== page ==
The Esri Young Professionals Network (YPN) is shedding light on the impactful stories of geospatial technology enthusiasts through its new series, Faces of YPN. In this edition, we focus on Drileyo Gilbert, a wildlife biologist and research scientist at the Uganda Wildlife Research & Training Institute. Gilbert shares his experiences, highlighting the crucial role of Geographic Information Systems (GIS) in wildlife conservation efforts.
Drileyo Gilbert’s journey with GIS
Gilbert’s passion for GIS did not evolve overnight but through dedication, determination, and hard work. Despite limited exposure to training opportunities and financial constraints, he embraced GIS during his time at the Uganda Wildlife Research & Training Institute pursuing a Diploma course in wildlife & natural resource management from 2014-2016, and as a conservation volunteer at Queen Elizabeth National Park. Through hands-on experiences with SMART conservation software and the EarthRanger Application, Gilbert honed his skills, setting the foundation for his GIS journey.
Education and skill development
During his pursuit of a diploma in wildlife & natural resource management (2014-2016), GIS was part of Gilbert’s curriculum, albeit with limited practical exposure. Subsequently, at Makerere University Faculty of Veterinary Medicine (2017-2020), he actively sought GIS-related training within the university, earning several certificates. Dr. Gilbert also organized GIS training courses for fellow students, fostering social networks and collaborative learning.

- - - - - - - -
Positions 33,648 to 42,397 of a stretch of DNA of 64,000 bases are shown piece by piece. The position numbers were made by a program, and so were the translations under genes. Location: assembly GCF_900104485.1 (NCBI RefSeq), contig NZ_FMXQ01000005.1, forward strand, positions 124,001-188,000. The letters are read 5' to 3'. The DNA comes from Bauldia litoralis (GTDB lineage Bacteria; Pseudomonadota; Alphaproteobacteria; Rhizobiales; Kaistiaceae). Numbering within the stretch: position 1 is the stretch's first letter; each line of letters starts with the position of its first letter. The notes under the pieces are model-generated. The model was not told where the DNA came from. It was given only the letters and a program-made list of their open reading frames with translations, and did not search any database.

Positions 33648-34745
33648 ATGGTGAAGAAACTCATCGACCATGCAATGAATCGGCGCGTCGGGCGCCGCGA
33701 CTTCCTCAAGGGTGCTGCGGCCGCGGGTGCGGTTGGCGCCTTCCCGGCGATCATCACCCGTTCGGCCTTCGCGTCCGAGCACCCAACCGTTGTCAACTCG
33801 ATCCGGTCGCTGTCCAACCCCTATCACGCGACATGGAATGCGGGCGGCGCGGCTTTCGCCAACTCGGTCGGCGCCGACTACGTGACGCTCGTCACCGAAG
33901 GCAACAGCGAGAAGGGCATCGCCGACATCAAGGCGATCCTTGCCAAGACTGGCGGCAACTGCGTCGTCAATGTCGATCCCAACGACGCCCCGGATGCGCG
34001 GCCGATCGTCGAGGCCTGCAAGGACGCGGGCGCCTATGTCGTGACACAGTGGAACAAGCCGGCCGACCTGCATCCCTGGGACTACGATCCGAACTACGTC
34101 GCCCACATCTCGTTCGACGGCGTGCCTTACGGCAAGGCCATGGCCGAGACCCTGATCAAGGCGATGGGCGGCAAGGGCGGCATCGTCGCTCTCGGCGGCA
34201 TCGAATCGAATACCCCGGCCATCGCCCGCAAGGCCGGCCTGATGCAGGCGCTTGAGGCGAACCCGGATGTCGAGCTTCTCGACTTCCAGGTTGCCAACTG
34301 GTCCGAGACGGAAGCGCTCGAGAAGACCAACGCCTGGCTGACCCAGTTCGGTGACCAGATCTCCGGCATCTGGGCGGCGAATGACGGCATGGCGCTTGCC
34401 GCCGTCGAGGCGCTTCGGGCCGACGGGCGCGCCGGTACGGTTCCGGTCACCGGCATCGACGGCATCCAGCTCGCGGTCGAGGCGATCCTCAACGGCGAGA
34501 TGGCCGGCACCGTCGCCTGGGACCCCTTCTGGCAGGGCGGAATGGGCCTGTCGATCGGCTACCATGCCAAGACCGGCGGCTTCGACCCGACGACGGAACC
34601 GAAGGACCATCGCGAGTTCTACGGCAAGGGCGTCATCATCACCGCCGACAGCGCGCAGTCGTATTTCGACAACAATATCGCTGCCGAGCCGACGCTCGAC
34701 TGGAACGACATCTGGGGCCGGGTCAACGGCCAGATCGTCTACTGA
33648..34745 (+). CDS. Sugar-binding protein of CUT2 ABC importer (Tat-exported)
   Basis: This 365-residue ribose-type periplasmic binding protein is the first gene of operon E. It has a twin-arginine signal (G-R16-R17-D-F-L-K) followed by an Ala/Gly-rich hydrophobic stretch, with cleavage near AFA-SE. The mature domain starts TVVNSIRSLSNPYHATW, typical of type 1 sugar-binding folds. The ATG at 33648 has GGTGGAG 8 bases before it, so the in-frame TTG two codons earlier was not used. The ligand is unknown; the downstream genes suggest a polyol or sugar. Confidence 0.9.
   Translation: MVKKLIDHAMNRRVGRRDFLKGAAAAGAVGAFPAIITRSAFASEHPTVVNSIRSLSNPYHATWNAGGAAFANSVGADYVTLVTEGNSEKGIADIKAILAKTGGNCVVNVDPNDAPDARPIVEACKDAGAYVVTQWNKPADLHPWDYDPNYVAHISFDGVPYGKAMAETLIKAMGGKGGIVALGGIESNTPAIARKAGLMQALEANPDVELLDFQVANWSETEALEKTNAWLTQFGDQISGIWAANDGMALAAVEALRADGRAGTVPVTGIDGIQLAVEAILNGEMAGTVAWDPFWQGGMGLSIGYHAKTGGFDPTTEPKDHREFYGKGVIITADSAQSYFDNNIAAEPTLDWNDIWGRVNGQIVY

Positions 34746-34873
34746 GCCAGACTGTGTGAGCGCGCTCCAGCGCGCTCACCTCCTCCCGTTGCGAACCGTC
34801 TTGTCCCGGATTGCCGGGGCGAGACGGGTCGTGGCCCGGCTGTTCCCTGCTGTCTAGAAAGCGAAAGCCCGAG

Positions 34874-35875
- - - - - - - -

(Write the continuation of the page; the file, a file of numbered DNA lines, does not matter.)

GIS applications in conservation
Gilbert primarily utilizes ArcGIS software for various spatial analyses, including mapping species distribution, monitoring vegetation changes through remote sensing, network analysis, occupancy modeling, terrain analysis, and wildlife movement mapping with telemetry data. His specialization in African lion research involves GIS applications such as habitat suitability mapping, home range estimation, and threat mapping for wire snare poaching.
Notable GIS Projects
Among his projects, Gilbert’s undergraduate research focused on mapping the spatial distribution of wire snares and associated risk determinants in Queen Elizabeth National Park. Subsequent projects involved invasive species mapping, wildlife species mapping with ranger patrol data, and conducting GIS training sessions for students at the Uganda Wildlife Research & Training Institute.
Recommendations for Young Professionals
Gilbert emphasizes hands-on GIS training by experienced mentors and advocates enrolling in applied GIS courses at recognized institutions to enhance skills. Furthermore, he acknowledges the influence of mentors such as Dr. Margaret Driciru, Mr. Fredrick Wanyama, Mr. Bazil Alidria, Dr. Alexander Braczkowski, Dr. Tutilo Mudumba, and Mr. Mustafa Nsubuga in shaping his GIS journey.
Esri YPN’s Impact
As a newcomer to Esri YPN, Gilbert, expresses excitement about the opportunity to connect with the GIS community. He sees this engagement as a stepping-stone to further his conservation career with a GIS and Remote Sensing specialization.
Advice for Young Professionals
In his parting words, Gilbert encourages young professionals to recognize the significance of geospatial technology in addressing global challenges. He believes that investing efforts in GIS can empower individuals to become future change-makers, contributing to spatial problem-solving and influencing governmental decisions in a world grappling with climatic changes, epidemics, and political instabilities.
Drileyo Gilbert’s journey exemplifies the transformative power of GIS in wildlife conservation. His story serves as inspiration for young professionals aspiring to make a positive impact in the world through geospatial technology.